Ischemic colitis happens when blood flow to the colon is reduced or blocked. Bloody diarrhea and severe belly pain are the most common symptoms. Other symptoms include vomiting, fever, and fainting. Diarrhea can lead to severe dehydration. This is the rapid loss of the fluids your body needs to function. Because of the severe pain and the risk for dehydration, ischemic colitis should be treated right away.
Causes of ischemic colitis
The cause of the reduction or blockage of blood flow to the colon is not well understood. In some cases, a sudden drop in blood pressure, or dehydration, leads to an episode. Ischemic colitis is more likely in people with blood clotting problems or heart and blood vessel disease.
Diagnosing ischemic colitis
The presence of severe belly pain and bloody diarrhea is often enough to diagnose ischemic colitis. After these symptoms are treated, a test called a colonoscopy will likely be done. This helps rule out other colon problems. The test uses a thin, flexible scope with a light and camera on the end. The scope is inserted through the rectum into the colon. The scope sends pictures from inside the colon to a video screen. A small sample of tissue (biopsy) from the colon may be taken for further testing in a lab.
Treating ischemic colitis
Episodes are treated in the hospital. You may remain in the hospital for several days or longer:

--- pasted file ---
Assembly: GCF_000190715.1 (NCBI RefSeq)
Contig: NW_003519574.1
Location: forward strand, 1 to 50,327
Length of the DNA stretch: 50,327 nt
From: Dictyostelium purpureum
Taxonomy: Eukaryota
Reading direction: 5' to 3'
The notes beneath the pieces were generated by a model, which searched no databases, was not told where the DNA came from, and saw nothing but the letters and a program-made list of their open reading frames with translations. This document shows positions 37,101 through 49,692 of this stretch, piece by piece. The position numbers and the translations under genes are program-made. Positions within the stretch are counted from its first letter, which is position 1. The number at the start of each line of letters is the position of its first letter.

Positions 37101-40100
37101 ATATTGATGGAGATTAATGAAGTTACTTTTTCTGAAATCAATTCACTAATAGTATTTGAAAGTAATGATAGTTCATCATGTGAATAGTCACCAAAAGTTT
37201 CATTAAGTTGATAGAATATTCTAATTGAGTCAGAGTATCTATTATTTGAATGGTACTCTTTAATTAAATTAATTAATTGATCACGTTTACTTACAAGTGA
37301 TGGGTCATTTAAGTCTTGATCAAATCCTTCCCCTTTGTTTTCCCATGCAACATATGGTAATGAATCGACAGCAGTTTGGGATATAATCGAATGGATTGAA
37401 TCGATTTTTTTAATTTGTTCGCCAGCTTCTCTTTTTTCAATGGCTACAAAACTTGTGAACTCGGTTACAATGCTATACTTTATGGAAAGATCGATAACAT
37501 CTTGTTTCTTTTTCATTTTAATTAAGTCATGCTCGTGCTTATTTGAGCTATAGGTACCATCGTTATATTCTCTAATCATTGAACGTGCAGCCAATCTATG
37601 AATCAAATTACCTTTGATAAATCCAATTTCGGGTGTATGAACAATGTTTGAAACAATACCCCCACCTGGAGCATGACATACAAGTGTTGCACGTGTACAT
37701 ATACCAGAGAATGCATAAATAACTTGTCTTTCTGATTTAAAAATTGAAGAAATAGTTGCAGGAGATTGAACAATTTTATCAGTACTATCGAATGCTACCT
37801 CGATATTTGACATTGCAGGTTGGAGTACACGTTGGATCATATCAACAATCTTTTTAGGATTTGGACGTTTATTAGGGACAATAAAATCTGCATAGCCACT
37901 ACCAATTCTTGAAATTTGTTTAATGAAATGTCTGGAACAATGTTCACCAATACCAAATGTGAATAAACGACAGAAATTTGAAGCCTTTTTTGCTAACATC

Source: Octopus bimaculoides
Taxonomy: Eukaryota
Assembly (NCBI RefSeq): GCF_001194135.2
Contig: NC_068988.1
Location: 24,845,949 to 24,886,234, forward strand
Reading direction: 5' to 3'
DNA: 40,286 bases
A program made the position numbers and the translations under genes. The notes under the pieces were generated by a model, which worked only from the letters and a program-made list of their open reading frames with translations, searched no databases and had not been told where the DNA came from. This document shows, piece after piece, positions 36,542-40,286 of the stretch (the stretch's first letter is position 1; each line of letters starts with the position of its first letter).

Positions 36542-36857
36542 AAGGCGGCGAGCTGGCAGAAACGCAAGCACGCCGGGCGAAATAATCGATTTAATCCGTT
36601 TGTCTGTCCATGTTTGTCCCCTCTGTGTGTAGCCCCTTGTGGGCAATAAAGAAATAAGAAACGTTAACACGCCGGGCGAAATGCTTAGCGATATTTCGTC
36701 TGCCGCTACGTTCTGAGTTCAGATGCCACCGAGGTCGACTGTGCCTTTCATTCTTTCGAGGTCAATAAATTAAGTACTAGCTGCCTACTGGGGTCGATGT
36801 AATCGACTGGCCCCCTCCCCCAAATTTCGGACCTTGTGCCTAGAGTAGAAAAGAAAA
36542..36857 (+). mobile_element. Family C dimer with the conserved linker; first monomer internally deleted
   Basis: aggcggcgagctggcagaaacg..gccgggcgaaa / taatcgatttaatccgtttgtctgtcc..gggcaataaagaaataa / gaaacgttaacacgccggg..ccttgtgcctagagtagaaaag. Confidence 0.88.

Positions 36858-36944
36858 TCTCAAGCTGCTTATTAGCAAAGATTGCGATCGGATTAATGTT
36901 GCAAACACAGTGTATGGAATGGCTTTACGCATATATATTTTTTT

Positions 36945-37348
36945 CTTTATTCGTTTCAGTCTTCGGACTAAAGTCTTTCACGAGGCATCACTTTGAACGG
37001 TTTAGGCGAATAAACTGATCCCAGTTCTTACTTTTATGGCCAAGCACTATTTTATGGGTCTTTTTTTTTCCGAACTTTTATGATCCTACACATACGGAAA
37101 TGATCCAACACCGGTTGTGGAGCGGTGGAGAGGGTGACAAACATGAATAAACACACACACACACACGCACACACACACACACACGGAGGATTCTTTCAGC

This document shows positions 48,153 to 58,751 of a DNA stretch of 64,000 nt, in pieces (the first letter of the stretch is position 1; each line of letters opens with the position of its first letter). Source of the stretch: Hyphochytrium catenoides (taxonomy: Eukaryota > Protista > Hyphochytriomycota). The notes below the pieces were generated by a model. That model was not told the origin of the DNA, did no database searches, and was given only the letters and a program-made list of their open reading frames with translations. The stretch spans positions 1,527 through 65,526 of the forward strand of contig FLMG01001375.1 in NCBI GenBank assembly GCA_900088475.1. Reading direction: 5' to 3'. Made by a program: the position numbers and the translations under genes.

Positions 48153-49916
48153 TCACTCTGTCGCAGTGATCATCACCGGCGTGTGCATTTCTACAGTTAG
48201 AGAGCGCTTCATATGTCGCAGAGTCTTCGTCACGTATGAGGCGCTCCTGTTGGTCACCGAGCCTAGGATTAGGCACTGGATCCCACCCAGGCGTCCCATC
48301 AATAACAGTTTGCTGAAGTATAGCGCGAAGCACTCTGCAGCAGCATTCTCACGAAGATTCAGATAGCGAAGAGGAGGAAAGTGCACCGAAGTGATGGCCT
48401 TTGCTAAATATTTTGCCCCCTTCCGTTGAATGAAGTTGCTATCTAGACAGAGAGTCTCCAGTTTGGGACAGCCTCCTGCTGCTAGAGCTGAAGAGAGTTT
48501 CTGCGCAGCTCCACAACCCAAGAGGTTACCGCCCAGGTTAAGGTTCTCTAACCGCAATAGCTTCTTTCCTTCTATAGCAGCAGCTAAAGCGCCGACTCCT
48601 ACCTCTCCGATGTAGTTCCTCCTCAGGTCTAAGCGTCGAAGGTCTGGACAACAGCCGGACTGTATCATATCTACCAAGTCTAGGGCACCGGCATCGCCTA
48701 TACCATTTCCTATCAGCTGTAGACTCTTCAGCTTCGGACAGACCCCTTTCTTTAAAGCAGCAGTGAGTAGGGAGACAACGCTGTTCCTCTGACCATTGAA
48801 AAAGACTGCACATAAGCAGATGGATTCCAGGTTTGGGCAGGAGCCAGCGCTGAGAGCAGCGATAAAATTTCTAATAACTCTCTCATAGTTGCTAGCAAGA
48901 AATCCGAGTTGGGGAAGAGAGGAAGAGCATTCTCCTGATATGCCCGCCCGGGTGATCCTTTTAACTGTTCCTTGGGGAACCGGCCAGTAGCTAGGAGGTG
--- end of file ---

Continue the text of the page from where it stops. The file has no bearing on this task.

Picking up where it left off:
An IV line is put into a vein in your hand or arm. You will be given fluids through the IV to treat dehydration. You are also given IV pain medicines if you need them.
You may be given IV antibiotics (medicines that treat infection).
To rest the bowel, you will not eat or drink for a few days. In rare cases, when symptoms are very severe, you will be given nutrition through the IV.
If you lost a lot of blood during the episode, you may receive a blood transfusion.
In rare cases, an episode causes severe damage to the colon. In this case, surgery may need to be done to remove the damaged section. Your healthcare provider can tell you more if this is needed.
While you are being treated, your healthcare provider will work to find the cause of your ischemic colitis. After you recover, you may need to make lifestyle changes, such as quitting smoking, or take medicines to decrease your risk of another episode. Call 911 or go to the emergency room right away if your symptoms return.
September 02, 2017
Clinical Approach to Colonic Ischemia. Elder K. Cleveland Clinic Journal of Medicine. 2009;76(7):s401-s409., Colonic Ischemia. UpToDate
Fraser, Marianne, MSN, RN,Image reviewed by StayWell medical illustration team.,Lehrer, Jenifer, MD